As for Europe, among the pioneers are the Germans Sieges Even, who, starting from the techno thrash of Watchtower, explore the more technical and angular side of progressive metal with Steps (1990), followed the following year by the more melodic A Sense of Change (1991).[20]


The following groups are some of the other notable progressive metal bands that formed in the US.

Shadow Gallery - Carved in Stone (1995), with elements of melodic and power metal;

• The neoclassical groups Symphony X - The Divine Wings of Tragedy (1997), Redemption - The Fullness of Time (2005), and OSI with Kevin Moore (ex-keyboardist of Dream Theater) and Jim Matheos (guitarist of Fates Warning);

• The groups focusing more on technical elements Zero Hour - The Towers of Avarice (2001), Arch/Matheos (parallel project of Fates Warning), and instrumental groups such as Spastic Ink, Liquid Tension Experiment, Gordian Knot and Canvas Solaris;


The following groups are some of the other notable progressive metal bands that formed in Europe.

• The melodic and power metal side including the Norwegians Conception - Parallel Minds (1993) and Ark, the Germans Vanden Plas - The God Thing (1997), the English Threshold, the Danish Royal Hunt - Paradox (1997), the Swedes Andromeda and Evergrey - In Search of Truth (2001), the Poles Riverside - Out of Myself (2003), the Spanish band Avalanch;[citation needed]

• The technical and experimental groups including the Norwegian Spiral Architect, with their innovative approach between Watchtower and Fates Warning in A Sceptic's Universe (1999), Leprous - Tall Poppy Syndrome 2009) and Frantic Bleep[citation needed]

Among the bands of the late 1990s who managed to bring innovation to the Dutch Ayreon (a project by Arjen Anthony Lucassen) and the Swedes Pain of Salvation. Ayreon focused on theatrical and melodramatic rock operas Into the Electric Castle (1998) and The Human Equation (2004), performed by many different members of prominent metal bands.[citation needed] Pain of Salvation was always working towards an unusual style, demonstrated by the eclecticism and anti-conformism of Faith No More, One Hour by the Concrete Lake (1998), BE (2004)[21] Forerunners of a more experimental and alternative approach include Thought Industry - Mods Carve the Pig: Assassins, Toads and God's Flesh (1993), Mind over Four, and Voivod. Another important and key figure for eclectic and unusual prog is the singer, guitarist and composer Devin Townsend, who brought a vanguard attitude to highest levels within this genre (Terria 2001).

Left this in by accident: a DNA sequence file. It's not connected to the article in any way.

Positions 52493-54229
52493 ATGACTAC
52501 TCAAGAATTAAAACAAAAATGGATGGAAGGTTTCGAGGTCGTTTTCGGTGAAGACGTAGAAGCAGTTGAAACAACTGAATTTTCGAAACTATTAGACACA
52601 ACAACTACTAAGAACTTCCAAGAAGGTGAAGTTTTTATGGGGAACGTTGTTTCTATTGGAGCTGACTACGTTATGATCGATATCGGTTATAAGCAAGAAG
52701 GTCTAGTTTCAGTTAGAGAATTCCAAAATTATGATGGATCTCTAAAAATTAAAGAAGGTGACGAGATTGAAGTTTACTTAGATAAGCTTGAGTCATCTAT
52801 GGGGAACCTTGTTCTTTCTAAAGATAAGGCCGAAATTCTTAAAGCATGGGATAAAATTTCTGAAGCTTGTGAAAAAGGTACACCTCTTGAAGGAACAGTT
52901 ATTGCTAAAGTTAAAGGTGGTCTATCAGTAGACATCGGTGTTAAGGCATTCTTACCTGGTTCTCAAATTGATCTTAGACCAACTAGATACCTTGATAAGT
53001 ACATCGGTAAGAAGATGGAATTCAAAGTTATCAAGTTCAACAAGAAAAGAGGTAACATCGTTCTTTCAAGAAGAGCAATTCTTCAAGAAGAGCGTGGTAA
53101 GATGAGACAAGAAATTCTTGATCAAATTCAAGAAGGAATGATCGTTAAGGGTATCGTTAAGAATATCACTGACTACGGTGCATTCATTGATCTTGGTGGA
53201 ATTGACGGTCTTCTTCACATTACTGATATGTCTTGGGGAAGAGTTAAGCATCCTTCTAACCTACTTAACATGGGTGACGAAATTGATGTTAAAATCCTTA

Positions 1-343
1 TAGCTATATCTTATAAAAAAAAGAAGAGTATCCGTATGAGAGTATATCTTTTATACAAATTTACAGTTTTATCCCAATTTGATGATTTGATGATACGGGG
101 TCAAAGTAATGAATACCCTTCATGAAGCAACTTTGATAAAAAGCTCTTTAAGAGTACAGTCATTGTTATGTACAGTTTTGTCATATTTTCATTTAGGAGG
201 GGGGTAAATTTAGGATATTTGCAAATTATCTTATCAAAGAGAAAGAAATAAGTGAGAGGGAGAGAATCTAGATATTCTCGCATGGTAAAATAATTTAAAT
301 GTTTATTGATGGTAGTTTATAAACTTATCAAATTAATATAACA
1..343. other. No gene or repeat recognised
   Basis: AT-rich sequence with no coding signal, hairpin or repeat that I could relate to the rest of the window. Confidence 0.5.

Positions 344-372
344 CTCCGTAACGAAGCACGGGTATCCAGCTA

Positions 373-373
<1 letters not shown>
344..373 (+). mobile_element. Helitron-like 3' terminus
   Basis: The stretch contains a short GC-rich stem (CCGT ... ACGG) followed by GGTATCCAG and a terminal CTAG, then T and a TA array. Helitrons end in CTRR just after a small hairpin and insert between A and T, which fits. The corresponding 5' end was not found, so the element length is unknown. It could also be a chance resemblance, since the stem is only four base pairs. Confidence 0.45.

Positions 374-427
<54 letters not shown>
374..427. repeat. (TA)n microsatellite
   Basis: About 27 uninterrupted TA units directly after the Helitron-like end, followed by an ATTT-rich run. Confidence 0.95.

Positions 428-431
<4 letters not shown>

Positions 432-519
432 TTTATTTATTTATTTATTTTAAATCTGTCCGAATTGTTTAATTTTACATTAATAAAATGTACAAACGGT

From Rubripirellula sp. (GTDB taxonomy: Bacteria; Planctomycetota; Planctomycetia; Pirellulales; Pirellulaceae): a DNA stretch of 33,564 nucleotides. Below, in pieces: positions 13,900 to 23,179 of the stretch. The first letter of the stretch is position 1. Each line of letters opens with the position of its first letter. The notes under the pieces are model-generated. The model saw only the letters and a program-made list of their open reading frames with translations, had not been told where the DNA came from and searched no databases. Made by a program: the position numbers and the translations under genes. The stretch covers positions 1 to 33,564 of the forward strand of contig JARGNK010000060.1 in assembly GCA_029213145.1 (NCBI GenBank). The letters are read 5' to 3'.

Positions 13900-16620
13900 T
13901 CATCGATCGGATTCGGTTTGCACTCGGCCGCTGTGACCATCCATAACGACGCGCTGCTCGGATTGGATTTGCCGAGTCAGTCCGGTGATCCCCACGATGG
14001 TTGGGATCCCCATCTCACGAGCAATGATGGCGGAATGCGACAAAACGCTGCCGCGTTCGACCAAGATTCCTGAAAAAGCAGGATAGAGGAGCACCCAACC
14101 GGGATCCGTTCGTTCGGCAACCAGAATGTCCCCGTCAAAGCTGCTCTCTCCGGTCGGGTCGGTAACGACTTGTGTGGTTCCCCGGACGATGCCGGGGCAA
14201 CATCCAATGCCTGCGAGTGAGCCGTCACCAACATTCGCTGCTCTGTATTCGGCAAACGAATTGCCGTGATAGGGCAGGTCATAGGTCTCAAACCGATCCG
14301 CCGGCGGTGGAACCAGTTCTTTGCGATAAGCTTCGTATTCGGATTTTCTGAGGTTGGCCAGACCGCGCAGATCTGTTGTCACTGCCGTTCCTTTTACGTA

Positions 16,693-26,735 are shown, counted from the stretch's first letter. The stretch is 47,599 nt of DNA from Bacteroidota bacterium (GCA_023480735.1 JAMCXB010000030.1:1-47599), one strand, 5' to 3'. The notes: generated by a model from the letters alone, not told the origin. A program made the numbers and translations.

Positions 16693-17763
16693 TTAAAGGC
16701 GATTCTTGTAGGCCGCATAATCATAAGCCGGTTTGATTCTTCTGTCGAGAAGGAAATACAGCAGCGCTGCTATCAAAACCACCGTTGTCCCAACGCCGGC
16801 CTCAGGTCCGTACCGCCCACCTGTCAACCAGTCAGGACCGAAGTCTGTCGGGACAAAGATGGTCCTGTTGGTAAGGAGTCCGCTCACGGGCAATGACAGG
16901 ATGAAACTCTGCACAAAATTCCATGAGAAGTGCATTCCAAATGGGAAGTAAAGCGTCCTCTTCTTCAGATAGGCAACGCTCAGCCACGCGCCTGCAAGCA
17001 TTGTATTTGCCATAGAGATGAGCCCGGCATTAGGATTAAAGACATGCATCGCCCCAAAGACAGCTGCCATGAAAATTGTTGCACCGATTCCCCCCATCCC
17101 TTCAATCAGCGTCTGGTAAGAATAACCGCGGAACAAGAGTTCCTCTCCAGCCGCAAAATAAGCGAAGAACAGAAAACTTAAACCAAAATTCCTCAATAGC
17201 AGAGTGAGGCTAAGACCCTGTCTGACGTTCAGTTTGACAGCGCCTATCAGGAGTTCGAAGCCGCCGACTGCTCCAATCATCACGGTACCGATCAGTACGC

As of 2019, the genre is still constantly evolving in multiple forms, and has reached a far broader variety of sounds and styles than it had at its origin, with many of the historical bands continuing to record new music and tour, while thousands of other new bands emerge in the underground scene every year, from all over the world. Recently, Mastodon and Gojira are two examples of progressive bands that have reached a greater mainstream popularity.

Stylistic DiversityEdit

One of the hallmark musical qualities of progressive metal is the stylistic eclecticism that is pervasive across many groups. In between the riffs, choruses, solos, etc. typical of rock and metal songs, prog metal bands very often include sections inspired by jazz, classical, Middle Eastern music (especially often using the phrygian dominant scale), Dixieland, ragtime, and many others. This is usually achieved by the keyboard player of the band playing unique sounds, or by including instruments that are unorthodox for metal, such as the saxophone. The idea of incorporating these different kinds of music was primarily pioneered by Dream Theater and it is seen throughout most of their discography. Other groups that frequently use these eccentric sections include Haken, Between the Buried and Me, Thank You Scientist, Opeth, Liquid Tension Experiment, Circus Maximus, and many, many others.

A ragtime solo played by Jordan Rudess in the middle of "The Dance of Eternity", an otherwise heavy metal song by Dream Theater. This is a clear example of the mixing of styles that is very common in progressive metal.

Progressive metal can be broken down into many sub-genres corresponding to certain other styles of music that have influenced progressive metal groups.[22] For example, two bands that are commonly identified as progressive metal, King's X and Opeth, are at opposite ends of the sonic spectrum to one another King's X are greatly influenced by softer mainstream rock and, in fact, contributed to the growth of grunge, influencing bands like Pearl Jam." Opeth's growling vocals and heavy guitars (liberally intermixed with gothic metal-evocative acoustic passages and clean melodic vocals) often see them cited as progressive death metal, yet their vocalist Mikael Åkerfeldt refers to Yes and Camel as major influences in the style of their music.[23]

 
Opeth playing live May 30, 2009